Nearly everyone agrees humans can be divided into two distinct sexes: full-haired and bald-haired. Sure, there’s a loony fringe which challenges this concept. They say that other sexual characteristics such as chromosomes, reproductive organs, and hormones don’t always correspond with people’s hairlines. They challenge the widely-held belief that the inter-haired (people who have ambiguous hairlines) are defective and grotesque, and argue for the acceptance of a wide array of sexual diversity. Some even say that the essential sexual categories can be better delineated according to the genitalia. Imagine the fate at the onset of phaliarche of a poor baldie who’d been raised for several decades as a fullie just because nothing was dangling between nir legs at birth! But I digress, these viewpoints are really too outlandish to address here.
My last post “Perceptual Narrowing and Culturally Mandated Emotional Crippling of Children” described how our society stunts our development and domesticates us into docile, obedient subjects by flooding our senses with gender. One of the outcomes of this process is that we can only see two sexes—male and female—when the truth is that we are simply blinded to the broad spectrum of human sexual diversity.
People with XXY chromosomes, androgen insensitivity, ambiguous genitalia, and other visible, physical manifestations of both male and female characteristics demonstrate that humans are not a completely sexually dimoprhic species. These “intersex” people are often treated by the medical community as defective, and frequently subjected to genital mutilation (a.k.a. “surgery”), but there is no evidence that they are not just healthy members of the human tribe. It is only the perceptual narrowing of gender that limits our understanding of them to being between the two “real” sexes. The truth is that they are just one of many sexes which are miserably crushed into obscurity by the collapsing of human sexual diversity into an oppressive binary hierarchy.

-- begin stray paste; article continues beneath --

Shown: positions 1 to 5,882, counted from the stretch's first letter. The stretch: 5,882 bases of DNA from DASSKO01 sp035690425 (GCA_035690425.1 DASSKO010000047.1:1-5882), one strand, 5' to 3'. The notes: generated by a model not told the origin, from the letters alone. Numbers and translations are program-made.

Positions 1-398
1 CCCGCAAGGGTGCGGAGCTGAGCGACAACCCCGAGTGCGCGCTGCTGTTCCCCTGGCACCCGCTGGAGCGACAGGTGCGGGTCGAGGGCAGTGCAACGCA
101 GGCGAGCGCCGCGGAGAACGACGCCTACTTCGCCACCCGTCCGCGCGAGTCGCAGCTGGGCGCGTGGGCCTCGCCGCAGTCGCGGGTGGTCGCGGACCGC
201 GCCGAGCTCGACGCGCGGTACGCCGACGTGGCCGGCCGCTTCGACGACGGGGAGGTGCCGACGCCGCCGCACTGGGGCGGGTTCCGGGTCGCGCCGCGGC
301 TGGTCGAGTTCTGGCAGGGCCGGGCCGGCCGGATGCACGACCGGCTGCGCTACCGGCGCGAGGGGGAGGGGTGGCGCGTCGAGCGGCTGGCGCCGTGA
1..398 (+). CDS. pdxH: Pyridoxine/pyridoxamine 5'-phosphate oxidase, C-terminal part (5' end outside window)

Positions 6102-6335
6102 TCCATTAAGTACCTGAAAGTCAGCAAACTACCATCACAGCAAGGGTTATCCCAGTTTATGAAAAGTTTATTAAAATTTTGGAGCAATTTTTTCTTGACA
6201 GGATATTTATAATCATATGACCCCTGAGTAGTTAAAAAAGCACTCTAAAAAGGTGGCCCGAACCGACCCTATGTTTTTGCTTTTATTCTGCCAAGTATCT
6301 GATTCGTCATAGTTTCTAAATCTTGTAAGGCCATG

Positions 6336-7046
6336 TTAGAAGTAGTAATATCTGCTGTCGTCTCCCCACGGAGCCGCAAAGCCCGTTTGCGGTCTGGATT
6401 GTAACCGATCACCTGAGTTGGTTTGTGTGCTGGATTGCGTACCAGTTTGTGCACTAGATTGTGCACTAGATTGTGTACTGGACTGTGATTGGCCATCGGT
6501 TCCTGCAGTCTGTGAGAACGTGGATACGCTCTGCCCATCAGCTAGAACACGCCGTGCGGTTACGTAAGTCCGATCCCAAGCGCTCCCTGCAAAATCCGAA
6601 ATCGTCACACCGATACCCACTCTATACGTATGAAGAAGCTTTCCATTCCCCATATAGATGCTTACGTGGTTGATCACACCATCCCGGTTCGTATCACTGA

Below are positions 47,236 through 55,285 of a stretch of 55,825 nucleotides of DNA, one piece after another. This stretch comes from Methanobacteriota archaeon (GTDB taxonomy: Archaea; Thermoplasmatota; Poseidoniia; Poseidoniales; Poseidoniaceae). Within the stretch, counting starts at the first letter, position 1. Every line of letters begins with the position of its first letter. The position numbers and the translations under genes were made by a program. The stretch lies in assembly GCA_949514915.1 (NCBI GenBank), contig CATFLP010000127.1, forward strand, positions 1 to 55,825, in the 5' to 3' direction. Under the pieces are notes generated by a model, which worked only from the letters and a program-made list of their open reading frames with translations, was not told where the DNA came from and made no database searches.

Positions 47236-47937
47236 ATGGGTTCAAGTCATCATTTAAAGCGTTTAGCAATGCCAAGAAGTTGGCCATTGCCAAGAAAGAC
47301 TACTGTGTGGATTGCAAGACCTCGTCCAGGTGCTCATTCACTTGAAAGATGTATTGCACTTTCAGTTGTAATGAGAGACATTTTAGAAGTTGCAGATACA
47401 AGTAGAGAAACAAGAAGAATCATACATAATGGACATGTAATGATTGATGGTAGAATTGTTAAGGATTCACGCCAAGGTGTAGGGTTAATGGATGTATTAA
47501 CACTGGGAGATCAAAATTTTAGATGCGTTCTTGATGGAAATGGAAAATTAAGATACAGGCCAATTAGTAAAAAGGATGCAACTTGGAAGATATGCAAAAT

During early childhood, our brains are sensitive to a broad array of stimuli and amenable to adopting a wide variety of cognitions and beliefs. As children develop, these perceptual abilities are narrowed through a neurological process called synaptic pruning. Infants’ neurons are all wired together in a redundant manner, but as a child matures many of these connections are abandoned. The initial redundancy in the brain allows the infant to respond to any environment, while the subsequent specificity allows the child to respond best to the particular environment into which it was born. While aiding learning, this process also results in the loss of ability to make certain observations that would have been possible in another environment.